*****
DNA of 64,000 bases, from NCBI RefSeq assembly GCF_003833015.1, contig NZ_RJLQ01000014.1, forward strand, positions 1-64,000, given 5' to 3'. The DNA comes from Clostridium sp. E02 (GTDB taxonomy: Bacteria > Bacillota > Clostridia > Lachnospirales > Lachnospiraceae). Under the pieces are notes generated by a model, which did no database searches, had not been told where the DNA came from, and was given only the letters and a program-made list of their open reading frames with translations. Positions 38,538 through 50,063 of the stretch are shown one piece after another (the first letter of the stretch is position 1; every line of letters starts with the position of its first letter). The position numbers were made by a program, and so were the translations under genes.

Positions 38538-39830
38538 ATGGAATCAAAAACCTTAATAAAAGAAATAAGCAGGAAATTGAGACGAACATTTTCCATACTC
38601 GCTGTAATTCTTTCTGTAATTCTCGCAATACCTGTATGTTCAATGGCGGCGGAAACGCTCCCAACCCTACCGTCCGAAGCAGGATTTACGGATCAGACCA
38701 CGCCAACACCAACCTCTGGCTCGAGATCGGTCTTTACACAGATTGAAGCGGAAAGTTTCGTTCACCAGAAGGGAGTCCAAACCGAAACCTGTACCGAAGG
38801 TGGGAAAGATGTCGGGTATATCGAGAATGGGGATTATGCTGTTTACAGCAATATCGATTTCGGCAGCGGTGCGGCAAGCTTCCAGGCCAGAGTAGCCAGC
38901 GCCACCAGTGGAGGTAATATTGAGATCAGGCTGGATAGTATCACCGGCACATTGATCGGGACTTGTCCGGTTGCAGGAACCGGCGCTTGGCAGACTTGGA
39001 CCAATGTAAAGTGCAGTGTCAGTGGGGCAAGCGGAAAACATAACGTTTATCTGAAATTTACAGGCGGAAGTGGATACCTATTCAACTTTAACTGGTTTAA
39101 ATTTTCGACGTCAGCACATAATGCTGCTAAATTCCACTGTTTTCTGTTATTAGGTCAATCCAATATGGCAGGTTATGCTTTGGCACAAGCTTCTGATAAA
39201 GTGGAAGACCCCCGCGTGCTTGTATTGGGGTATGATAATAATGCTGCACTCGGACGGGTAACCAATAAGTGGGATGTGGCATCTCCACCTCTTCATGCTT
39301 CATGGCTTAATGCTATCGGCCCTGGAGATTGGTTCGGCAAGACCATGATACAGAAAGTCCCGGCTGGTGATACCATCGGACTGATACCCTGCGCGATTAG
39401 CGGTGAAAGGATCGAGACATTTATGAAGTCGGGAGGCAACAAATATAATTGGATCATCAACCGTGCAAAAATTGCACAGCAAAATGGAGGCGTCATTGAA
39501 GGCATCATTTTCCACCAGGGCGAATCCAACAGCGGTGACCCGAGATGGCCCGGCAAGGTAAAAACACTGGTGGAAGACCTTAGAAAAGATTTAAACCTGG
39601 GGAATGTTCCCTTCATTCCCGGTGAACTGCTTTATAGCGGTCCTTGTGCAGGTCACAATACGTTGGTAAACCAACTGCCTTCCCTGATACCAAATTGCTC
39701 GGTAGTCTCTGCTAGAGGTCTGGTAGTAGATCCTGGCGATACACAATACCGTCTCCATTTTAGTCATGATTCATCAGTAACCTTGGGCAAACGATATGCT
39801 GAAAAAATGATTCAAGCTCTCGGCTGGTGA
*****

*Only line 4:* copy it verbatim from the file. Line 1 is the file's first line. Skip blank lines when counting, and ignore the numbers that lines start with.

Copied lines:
38601 GCTGTAATTCTTTCTGTAATTCTCGCAATACCTGTATGTTCAATGGCGGCGGAAACGCTCCCAACCCTACCGTCCGAAGCAGGATTTACGGATCAGACCA